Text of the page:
Scion of famed photographic clan encourages new generations while continuing his own explorations.
Thursday, April 29, 2010
Kim Weston is a steward of a photography legacy passed down through his grandfather Edward, his father Cole and his uncle Brett. Together, they comprise one of the most formidable and influential artistic bloodlines this country has produced in the 20th century. But on a warm Saturday morning, at his rustic home at Wildcat Hill, Kim seems eager to talk about something else – high school kids.
In 2004, Kim, a fine art photographer for 30 years, and his wife Gina founded Weston Scholarship, a nonprofit that awards grants, exhibits and mentorship to the county’s most accomplished fine art photography students. Last year the couple, with artist Reed Harrington, reviewed 72 portfolios, each containing the requisite 10 photographs.
“This year there are 91 portfolios,” says Kim. But he’s had a lot of practice curating. He did it for last year’s inaugural Carmel Art & Film Festival. And he recently sifted through 4,000 photos for the Julia Margaret Cameron Worldwide Photography Gala for women photographers, helping whittle them down to 80.
“You have to be decisive,” he says. “It comes from years of being sure of what I’m doing. I have a tendency to go, ‘That, that, that and that.’”
Gina and Harrington add their own unique insights, he says. The winning student photographs will be exhibited at the Marjorie Evans Gallery at Sunset Center starting with an opening reception 6-7pm Wednesday, May 5, that will also introduce the Student Fine Print Program, which sells past winners’ prints to raise money for the next crop of scholarship winners.
“Students do a lot of social commentary in their photos,” Kim says. “Last year we saw this trend – photos of their lives, their friends and families. I call it message-driven photography. You can’t judge that against fine art photography. So we split the two [categories].”
He holds up a mounted photo of a 5-year old boy, looking forlornly up at the camera. The message, if any, is broad, but might suggest the vulnerability of children. Then he holds up a photograph of a woodsy scene of deep shadows and vibrantly alive leaves and stately trunks. It’s impressive, painterly and largely message neutral.
“A photograph has a weight to it,” he says. “I look at everything as an abstract of negative space, positive space, light.”
Kim indulgently talks of the photography students, many of whom he and Gina mentor, but it obscures another significant photography show just two days after the students’ exhibition – his own.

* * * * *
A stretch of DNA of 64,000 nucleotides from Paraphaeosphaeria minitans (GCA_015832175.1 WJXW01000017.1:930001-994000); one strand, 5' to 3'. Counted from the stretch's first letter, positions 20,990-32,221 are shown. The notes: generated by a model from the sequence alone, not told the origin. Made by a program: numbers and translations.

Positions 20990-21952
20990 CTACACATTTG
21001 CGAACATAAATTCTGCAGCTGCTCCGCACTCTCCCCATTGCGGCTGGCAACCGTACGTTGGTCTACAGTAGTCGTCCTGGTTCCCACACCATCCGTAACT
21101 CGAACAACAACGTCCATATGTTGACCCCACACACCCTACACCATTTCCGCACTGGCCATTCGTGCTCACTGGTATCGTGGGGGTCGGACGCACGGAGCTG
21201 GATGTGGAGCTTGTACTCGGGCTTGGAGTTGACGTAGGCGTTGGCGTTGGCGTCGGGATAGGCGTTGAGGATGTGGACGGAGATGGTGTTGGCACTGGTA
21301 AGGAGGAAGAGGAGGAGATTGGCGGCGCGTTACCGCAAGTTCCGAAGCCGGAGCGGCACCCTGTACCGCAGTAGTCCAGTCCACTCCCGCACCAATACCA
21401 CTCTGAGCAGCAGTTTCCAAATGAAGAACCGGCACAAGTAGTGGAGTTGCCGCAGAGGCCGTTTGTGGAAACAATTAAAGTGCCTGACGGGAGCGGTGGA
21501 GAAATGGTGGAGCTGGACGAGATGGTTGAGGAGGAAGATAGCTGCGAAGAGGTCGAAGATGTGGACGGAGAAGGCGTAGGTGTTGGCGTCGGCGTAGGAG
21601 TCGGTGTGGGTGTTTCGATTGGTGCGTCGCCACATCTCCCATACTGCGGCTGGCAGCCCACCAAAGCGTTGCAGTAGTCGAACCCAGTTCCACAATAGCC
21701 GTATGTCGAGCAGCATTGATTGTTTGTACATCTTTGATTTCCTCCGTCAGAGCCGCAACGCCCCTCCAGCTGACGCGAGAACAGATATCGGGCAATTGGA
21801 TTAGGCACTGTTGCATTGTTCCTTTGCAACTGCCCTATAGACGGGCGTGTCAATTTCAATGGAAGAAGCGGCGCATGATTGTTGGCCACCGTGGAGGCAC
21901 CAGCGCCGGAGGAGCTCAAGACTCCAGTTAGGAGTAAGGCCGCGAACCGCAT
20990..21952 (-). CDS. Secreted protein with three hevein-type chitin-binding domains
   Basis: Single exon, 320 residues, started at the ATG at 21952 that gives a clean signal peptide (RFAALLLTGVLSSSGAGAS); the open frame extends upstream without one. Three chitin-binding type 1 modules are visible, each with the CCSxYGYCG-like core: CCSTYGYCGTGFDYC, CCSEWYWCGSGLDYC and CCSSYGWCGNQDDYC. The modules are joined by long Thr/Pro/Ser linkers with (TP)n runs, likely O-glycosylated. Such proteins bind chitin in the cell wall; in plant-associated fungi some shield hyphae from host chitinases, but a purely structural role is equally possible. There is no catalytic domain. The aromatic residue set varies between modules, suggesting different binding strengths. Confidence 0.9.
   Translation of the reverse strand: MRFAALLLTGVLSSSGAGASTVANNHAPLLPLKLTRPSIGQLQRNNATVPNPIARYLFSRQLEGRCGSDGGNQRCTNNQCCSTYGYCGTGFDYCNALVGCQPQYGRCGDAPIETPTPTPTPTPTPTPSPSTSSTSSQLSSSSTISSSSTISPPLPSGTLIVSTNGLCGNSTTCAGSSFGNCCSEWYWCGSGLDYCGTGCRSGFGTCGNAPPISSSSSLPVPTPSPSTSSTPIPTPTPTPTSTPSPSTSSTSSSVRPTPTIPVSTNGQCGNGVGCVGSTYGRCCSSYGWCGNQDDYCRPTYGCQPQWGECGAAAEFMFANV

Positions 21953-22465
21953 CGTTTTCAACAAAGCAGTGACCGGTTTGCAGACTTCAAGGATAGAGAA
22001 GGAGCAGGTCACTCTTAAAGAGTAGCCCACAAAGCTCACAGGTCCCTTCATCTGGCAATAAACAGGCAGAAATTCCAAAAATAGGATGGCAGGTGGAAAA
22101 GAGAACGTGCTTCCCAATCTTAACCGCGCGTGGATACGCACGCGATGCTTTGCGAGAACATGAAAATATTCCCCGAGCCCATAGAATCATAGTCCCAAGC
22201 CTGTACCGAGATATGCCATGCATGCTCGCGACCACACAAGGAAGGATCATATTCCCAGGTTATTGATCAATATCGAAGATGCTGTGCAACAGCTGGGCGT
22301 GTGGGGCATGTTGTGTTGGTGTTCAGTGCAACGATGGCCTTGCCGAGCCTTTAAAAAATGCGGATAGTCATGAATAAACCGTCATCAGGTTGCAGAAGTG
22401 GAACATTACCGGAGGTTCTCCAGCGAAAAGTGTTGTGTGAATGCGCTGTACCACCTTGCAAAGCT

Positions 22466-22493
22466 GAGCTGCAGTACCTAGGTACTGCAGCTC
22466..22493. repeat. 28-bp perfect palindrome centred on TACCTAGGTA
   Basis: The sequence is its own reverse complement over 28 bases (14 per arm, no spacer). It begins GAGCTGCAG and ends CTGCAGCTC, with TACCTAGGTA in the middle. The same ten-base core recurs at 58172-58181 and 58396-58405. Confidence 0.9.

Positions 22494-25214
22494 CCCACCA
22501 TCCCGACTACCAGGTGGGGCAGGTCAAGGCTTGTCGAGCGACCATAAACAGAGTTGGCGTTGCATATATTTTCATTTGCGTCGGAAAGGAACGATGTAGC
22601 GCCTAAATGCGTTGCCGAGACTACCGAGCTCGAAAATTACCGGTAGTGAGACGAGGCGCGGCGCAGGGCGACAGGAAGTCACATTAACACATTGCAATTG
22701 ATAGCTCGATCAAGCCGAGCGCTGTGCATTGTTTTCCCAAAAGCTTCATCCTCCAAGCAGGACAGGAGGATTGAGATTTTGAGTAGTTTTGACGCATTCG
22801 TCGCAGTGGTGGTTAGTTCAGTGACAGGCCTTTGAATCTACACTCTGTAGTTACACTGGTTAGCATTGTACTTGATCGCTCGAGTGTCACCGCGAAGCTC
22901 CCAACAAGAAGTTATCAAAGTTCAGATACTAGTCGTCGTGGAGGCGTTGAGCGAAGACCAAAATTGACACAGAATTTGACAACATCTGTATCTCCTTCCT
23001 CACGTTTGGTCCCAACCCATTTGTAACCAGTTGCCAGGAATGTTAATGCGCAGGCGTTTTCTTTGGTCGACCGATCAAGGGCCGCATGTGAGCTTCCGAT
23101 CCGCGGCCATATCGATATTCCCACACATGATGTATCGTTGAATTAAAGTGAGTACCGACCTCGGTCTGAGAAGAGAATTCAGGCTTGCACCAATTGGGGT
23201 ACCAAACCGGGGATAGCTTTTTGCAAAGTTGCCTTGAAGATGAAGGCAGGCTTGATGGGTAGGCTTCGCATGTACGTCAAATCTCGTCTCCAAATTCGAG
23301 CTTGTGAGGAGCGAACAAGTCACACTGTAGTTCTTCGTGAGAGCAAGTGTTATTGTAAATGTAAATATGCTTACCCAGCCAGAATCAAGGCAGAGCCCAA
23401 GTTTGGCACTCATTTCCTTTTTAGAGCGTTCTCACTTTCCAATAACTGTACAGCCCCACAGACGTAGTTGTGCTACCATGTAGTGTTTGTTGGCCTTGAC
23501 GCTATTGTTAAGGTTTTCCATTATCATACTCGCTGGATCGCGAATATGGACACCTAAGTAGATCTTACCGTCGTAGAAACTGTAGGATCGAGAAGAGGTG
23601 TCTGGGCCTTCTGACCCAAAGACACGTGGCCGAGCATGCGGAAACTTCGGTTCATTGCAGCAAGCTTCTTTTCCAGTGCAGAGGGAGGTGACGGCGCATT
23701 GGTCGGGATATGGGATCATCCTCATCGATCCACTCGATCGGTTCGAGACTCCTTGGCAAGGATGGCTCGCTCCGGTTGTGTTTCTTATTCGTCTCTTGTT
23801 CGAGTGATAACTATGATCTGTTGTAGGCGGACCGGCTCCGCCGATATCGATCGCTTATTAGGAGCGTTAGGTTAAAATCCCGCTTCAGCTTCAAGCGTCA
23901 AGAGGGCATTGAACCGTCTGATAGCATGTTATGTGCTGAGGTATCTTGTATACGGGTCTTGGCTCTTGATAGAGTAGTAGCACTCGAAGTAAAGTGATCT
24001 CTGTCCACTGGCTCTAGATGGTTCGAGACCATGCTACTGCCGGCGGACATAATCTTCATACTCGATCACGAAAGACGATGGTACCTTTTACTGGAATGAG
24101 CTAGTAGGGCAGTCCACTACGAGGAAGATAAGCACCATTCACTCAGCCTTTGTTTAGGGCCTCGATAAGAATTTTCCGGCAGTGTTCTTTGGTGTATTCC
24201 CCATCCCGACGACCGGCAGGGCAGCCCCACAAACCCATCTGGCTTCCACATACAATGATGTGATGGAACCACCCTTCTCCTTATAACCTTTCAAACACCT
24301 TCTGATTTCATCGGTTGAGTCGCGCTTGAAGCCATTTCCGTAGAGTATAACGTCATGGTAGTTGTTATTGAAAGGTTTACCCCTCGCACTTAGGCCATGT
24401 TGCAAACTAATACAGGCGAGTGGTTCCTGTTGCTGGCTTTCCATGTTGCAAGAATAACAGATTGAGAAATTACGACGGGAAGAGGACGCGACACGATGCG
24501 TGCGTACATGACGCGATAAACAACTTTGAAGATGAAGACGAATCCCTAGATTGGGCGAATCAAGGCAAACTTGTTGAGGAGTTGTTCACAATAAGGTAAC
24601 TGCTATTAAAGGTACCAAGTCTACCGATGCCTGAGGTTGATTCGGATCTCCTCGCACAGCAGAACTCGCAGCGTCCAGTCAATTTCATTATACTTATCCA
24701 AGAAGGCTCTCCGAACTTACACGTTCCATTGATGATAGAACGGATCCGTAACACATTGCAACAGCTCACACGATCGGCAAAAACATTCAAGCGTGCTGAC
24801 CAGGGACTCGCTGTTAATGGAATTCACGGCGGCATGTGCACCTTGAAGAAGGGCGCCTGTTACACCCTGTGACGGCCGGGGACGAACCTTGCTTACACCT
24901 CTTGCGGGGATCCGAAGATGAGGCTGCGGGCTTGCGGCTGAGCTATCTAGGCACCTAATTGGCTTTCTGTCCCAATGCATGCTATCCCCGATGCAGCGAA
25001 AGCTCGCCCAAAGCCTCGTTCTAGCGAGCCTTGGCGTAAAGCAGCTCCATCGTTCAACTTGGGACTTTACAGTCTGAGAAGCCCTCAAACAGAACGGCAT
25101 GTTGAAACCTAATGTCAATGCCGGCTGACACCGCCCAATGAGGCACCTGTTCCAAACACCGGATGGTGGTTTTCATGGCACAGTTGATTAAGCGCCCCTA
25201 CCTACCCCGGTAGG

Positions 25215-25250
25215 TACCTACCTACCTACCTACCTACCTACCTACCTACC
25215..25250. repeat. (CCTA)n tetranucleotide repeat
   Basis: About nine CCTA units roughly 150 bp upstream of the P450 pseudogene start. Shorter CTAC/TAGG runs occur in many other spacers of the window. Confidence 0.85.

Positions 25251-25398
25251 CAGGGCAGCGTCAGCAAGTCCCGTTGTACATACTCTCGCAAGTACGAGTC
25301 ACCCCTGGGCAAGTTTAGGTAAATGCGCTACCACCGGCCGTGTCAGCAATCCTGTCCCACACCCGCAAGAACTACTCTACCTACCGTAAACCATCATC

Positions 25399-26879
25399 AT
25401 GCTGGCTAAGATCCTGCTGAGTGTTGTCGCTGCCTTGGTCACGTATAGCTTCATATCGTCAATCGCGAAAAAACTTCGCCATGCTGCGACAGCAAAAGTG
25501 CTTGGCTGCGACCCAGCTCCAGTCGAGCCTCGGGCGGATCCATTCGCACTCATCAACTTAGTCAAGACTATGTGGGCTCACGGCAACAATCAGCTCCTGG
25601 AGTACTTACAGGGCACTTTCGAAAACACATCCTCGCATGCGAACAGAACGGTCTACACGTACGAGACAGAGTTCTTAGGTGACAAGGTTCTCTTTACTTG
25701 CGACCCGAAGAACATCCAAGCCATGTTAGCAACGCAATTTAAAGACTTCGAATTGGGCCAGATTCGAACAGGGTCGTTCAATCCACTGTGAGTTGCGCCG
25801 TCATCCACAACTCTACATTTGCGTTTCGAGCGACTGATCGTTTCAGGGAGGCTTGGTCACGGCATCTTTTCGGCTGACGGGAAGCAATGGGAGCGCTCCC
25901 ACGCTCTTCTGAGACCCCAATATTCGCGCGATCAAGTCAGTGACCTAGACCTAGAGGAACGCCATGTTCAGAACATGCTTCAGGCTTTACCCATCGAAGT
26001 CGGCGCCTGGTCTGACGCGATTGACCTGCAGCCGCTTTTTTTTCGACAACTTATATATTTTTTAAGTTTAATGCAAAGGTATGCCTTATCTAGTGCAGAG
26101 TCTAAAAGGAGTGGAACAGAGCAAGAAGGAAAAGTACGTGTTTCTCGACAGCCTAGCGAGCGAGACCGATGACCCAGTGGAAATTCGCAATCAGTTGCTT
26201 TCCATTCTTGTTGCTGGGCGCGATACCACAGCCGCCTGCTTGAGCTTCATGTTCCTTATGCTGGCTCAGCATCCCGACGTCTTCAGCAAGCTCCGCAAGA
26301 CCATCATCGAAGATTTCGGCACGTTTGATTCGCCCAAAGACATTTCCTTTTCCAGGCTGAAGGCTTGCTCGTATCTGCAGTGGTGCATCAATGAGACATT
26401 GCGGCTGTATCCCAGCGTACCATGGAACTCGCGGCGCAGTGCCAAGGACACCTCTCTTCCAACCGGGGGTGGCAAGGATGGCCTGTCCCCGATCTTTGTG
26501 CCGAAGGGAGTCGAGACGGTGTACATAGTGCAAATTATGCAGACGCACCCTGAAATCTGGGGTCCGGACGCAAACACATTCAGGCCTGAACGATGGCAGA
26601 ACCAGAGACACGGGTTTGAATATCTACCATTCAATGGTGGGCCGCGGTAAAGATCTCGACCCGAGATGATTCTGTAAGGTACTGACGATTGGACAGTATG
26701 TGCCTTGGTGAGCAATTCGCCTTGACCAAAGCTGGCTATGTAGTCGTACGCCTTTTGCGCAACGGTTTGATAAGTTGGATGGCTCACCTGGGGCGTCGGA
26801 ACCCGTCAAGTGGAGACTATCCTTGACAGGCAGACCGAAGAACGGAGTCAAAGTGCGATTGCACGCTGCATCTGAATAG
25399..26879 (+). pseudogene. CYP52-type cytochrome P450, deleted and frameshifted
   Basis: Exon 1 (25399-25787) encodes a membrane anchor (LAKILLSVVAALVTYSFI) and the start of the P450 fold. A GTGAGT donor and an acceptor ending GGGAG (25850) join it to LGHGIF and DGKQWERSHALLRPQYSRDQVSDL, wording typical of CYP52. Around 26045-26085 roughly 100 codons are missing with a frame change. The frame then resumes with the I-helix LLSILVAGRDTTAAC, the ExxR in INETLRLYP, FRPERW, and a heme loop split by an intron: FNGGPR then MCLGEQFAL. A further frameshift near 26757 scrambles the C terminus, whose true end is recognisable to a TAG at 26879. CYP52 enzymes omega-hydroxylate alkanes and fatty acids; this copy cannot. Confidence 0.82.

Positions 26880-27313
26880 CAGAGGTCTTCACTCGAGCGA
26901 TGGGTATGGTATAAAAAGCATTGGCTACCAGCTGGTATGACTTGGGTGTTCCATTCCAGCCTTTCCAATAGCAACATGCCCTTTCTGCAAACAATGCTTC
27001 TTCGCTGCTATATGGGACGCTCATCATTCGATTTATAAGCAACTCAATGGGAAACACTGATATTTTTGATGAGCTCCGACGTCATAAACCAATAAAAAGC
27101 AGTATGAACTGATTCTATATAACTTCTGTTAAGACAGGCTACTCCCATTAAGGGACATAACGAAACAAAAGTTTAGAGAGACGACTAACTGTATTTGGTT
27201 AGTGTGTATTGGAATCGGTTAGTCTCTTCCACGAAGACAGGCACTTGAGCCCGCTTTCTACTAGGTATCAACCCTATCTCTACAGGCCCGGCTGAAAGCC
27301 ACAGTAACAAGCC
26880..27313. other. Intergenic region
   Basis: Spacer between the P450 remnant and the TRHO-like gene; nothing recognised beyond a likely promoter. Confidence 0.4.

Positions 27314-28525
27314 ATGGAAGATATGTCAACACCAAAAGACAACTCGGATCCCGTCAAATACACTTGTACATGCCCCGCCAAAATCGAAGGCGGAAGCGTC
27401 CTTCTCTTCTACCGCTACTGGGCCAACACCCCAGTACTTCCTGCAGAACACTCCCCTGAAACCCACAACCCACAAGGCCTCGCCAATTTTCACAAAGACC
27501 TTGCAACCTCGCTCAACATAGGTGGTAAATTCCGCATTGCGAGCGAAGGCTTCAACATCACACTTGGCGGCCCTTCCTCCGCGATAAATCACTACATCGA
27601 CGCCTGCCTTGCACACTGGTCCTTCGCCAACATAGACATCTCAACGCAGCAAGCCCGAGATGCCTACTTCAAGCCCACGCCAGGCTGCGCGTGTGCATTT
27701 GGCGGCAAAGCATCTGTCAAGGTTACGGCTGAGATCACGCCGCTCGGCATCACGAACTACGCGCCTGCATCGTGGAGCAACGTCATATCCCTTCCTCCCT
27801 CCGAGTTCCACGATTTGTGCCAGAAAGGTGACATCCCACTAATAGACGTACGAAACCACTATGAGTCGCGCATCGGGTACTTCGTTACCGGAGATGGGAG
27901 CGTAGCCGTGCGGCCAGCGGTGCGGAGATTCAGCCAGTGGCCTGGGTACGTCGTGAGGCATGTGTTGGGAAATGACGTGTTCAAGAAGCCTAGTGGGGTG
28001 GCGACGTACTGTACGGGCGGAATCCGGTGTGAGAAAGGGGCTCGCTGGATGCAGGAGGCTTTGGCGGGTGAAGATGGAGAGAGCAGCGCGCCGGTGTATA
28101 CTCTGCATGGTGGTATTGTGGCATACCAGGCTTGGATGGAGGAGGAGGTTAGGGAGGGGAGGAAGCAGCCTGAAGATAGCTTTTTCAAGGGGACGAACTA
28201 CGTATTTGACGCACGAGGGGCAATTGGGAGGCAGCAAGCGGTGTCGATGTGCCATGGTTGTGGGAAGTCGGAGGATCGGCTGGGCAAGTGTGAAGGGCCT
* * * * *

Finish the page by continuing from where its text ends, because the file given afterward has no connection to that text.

Opening Friday, May 7, at Exposed, the Carmel photo gallery of Evynn LeValley and Rachael Short, it consists of new work, curated by Kim himself.
“Any artist should know their strongest work,” he says. The 16 photographs he’s chosen are a rich black and white, hung in his carefully chaotic studio, a rustic cabin of a workspace lined with photos, paintings and props. The photos are all of women, in a menagerie of poses, mounted on white matte, enclosed in custom black wooden frames, encased in glass.
One model lovingly cradles a black hat, her skin lit with a healthy sheen. They are organic photographs, composed with geometrical precision, and the women in them are all proudly, sensually nude.
“Americans have tended to be prudish,” Kim says. “But I try to [capture], not in a sexual way, the wonderment and the glory of women.”
He photographed himself nude in order to “know what it’s like to be in front of a camera,” and for 15 years Gina stood in as his model. She’s stopped modeling, but shows up in most every other facet of their brand, Weston Photography, organizing education outreach, workshops, visits to Wildcat Hill, speaking engagements, the website. When Kim casually mentions that there’s currently no local gallery representing him, Gina adds a jolt of clarity.
“Not even Weston Gallery,” she says of the gallery run by Kim’s mother-in-law. “I think the last time Kim showed there was in the ‘90s.” So his own work is seen fleetingly, in the span of shows, talks, workshops and the website (www.kimweston.com). Which makes his show at Exposed that much more special, and the couple’s efforts promoting young peoples’ work more selfless.
“The kids get so excited when [their work] is on the gallery wall,” he says. “It’s in its finished state, the circle of completion.”
Maybe “completion” isn’t the right word. Maybe it’s just the beginning, again, of a cycle that will continue in the coming years and the future works of these young photographers, when they too have learned enough to pass it on.